Eat at a table, without TV or reading. Mindful eating helps you enjoy your food more, prevents overeating because you are tuned in to your body’s satiety signals, and allows your body to metabolize food more efficiently.

Try driving in silence. The car is a wonderful place to get in touch with your thoughts and be with yourself. Silence is rejuvenating.

Create a silence retreat at home. Set aside an evening at home when you will not talk. Turn the ringer off the phone and don’t answer it; turn off the TV. Don’t run any extra machines. If you have a cooperative family, try to do it together, or trade nights with your spouse taking the kids out to dinner and a movie.

Practice silent exercise. When you exercise, try it without the iPod and magazines. If possible, exercise outdoors. Silence helps you pay attention to everything your body is doing—your breathing, your muscles, your posture. Silence helps you listen to the healthy signals your body is giving you—to slow down, to go faster, to straighten up.

Raghda Sawas

The 6 Healthiest Berries for Women’s Hearts

Berries are bright, flavorful and sweet superfruits that have a long list of health benefits.

These colorful fruits are high in antioxidants and polyphenols, which help fight chronic disease and cancer. And their health benefits just keep getting sweeter!

A recent study in the journal Circulation suggests that sprinkling just a few more blueberries in your yogurt or blending strawberries into your morning smoothie may help reduce heart attack risk.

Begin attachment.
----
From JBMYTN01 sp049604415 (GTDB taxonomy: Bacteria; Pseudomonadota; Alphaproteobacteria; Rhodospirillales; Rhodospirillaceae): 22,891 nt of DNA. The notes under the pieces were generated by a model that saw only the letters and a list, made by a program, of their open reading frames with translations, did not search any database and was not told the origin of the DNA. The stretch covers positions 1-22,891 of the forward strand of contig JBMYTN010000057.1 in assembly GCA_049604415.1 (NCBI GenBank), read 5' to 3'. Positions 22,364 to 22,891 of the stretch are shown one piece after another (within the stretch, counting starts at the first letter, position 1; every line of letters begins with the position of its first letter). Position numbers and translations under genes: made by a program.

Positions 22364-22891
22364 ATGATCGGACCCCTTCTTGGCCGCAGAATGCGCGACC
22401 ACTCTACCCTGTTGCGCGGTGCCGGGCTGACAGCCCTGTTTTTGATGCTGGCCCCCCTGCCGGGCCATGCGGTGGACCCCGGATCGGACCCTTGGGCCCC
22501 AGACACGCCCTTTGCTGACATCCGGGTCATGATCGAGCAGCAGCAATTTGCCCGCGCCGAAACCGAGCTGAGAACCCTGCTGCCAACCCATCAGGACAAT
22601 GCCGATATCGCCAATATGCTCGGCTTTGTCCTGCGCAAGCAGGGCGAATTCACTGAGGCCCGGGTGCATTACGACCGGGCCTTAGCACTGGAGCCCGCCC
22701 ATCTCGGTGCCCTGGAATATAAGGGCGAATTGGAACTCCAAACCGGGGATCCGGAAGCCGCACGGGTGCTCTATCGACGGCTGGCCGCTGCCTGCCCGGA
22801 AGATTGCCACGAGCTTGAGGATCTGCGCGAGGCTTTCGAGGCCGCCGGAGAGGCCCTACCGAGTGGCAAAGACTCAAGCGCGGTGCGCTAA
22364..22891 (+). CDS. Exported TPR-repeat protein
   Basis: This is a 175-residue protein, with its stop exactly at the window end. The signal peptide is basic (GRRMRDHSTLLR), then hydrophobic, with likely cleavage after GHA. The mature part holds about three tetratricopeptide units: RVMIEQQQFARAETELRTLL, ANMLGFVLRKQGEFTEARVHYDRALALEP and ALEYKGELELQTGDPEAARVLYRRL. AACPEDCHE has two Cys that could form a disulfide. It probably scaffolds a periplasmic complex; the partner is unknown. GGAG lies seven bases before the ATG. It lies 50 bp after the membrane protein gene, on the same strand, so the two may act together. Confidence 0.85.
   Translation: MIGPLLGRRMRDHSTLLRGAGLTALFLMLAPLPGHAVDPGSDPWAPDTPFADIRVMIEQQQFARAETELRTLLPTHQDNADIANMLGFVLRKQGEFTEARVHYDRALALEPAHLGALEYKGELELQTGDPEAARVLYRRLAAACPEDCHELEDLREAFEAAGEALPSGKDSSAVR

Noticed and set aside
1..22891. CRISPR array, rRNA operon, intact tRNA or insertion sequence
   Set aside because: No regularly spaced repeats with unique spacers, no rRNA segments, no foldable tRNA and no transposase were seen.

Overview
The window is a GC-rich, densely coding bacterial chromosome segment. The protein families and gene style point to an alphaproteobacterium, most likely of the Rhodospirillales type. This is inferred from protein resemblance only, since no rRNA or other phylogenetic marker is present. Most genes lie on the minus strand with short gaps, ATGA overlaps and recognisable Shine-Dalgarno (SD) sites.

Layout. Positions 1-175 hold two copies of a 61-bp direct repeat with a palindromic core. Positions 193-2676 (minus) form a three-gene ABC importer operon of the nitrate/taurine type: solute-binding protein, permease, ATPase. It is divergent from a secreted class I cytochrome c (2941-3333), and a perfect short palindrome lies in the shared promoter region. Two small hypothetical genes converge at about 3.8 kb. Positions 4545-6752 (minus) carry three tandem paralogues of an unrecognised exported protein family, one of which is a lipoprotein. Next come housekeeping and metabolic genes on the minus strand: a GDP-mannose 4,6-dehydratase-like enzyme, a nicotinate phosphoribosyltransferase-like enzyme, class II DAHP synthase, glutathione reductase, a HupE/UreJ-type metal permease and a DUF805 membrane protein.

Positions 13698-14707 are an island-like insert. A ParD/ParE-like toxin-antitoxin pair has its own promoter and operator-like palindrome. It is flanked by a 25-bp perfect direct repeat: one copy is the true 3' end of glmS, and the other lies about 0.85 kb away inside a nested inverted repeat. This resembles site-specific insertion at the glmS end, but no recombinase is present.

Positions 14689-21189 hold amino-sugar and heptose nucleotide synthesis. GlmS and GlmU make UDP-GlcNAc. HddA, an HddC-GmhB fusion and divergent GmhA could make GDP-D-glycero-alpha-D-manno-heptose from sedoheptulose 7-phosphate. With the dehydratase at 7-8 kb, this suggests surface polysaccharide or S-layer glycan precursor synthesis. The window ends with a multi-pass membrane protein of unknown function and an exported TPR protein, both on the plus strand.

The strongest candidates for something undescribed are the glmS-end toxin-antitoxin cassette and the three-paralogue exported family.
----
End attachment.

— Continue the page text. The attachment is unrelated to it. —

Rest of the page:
Here are the top six berries for women's health.

Blackberries

These tasty berries are rich in polyphenols, which may help prevent cardiovascular disease and even cancer. They contain high amounts of fiber compared to other types of fruit: One cup has about 7 grams of fiber. (The recommended daily intake of fiber is 25 to 35 grams.) What's more, they're rich in vitamin C and contain a bit of iron, calcium and vitamin A, too. Bake them in a pie, spread them in a jam on whole-grain toast, or just eat them by the handful!

Blueberries

Eating blueberries may help your memory, and they have high levels of compounds that help widen arteries, which helps blood to flow smoothly. Rich in antioxidants, blueberries are also low fat, free of saturated fat, and a good source of fiber and vitamin C. No wonder they're linked to a lower risk of heart attack!

Strawberries

Strawberries are heart-healthy and packed with vitamin C. They are also an excellent source of folate, which is a nutrient that's suspected (but not proven) to help protect your heart. Like blueberries, they contain compounds that help widen the arteries, which may prevent plaque buildup. Another benefit? They whiten your teeth naturally!

Raspberries

These sweet berries are rich in heart healthy fiber; just half a cup delivers 4 grams. You also get 25% of your recommended intake for vitamin C and manganese too. Raspberries are low in fat and have high levels of polyphenols, which help reduce heart disease risk. Try to sneak these into your diet whenever you can.

Acai Berries

When it comes to antioxidants, this Brazilian fruit smashes rivals like blackberries, strawberries, and blueberries. The berries are a good source of fiber, but are tart. Mixing them in smoothies, oatmeal, and yogurt helps temper the bitterness.

Cranberries

These tart little berries are popular around the holidays, but given the health benefits (especially for women), you should try to eat them year-round. Among other benefits, cranberries may increase HDL, or good cholesterol, and may also help prevent urinary tract infections, so they are a win-win!

R.Sawas